Support for what to do if you have accommodation problem  

See an Adviser

Queen Mary University of London (QMUL) has dedicated Disability Adviser's (Mental Health and Autism) who are the first point of contact for students with a mental health diagnosis at any stage during their studies.

If you would like to discuss support for Mental Health Conditions and the impact of this on your studies, please contact DDS to make an appointment to meet with an Disability Adviser (Mental Health and Autism). 

Students with no existing mental health diagnosis but who are experiencing issues with their mental health should contact the Advice and Counselling Service to see a Mental Health Adviser in the first instance

Welfare Advice

Our Advice and Counselling Service includes experienced Welfare Advisers who have specialist training to offer you professional advice on a range of financial, legal and welfare issues. Their aim is to advise you about possible solutions and options relating to these issues, so that you can concentrate on your academic progress.  More information about Welfare Advisers is available from the Advice and Counselling Service.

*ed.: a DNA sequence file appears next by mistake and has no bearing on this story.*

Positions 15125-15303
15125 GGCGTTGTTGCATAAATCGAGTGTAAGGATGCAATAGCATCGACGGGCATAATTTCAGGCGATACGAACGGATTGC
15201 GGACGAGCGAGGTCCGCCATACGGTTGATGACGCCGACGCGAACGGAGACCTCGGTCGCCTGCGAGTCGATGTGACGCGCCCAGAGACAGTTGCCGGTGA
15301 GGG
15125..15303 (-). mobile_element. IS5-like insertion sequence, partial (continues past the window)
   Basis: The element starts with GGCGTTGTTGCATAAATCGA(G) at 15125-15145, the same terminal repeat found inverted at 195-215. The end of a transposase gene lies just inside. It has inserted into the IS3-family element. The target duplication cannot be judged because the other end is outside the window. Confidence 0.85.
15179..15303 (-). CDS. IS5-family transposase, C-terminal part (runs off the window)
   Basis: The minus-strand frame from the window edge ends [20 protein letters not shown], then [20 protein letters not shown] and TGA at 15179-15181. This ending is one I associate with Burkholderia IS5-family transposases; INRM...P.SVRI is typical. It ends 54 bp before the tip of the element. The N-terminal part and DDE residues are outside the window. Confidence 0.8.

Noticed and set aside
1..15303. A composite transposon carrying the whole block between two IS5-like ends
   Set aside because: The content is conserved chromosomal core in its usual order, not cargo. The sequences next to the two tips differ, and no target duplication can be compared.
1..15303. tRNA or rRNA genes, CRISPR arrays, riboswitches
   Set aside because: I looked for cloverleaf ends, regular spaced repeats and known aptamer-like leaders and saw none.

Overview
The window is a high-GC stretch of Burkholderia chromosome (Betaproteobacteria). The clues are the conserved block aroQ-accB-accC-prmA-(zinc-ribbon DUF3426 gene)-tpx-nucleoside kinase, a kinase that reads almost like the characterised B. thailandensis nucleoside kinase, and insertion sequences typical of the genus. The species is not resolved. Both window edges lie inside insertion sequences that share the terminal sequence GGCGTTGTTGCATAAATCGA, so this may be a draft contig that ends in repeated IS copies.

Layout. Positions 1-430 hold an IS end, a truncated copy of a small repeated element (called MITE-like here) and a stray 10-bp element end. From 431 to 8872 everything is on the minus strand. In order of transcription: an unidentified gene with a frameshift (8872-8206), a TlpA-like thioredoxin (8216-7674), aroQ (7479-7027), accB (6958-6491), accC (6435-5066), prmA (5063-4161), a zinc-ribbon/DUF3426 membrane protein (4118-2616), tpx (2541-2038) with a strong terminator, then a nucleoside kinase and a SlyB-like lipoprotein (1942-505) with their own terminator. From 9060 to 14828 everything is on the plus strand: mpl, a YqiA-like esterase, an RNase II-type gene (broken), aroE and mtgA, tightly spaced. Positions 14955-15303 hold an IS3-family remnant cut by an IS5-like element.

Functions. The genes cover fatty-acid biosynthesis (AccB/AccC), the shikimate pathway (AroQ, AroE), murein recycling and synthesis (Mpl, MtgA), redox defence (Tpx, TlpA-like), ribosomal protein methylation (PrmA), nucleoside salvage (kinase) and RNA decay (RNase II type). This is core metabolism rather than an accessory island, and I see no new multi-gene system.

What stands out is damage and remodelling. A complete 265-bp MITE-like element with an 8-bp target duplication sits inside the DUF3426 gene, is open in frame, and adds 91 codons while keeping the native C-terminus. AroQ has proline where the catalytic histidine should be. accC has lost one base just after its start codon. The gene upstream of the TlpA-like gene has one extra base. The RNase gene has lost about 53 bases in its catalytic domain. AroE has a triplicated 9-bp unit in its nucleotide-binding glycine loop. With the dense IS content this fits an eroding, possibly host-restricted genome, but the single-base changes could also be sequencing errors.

For information about insurance and regulations relating to immigration advice, please click here. ‚Äč


Counsellors within our Advice and Counselling Service may be able to support you whilst you are studying at QMUL.

Appointments can be face-to-face or online.  If you don’t have a confidential space to attend an online appointment, you can use one of their zoom-rooms at the Mile End campus, a private room for video counselling.  Please see information on the Advice and Counselling Service's website for more details.

If you are currently living outside the UK, the Advice and Counselling Service are offering wellbeing checks and shorter support calls via MS Teams. You will need to provide an emergency contact within your country.

For more information about registering for counselling please see here.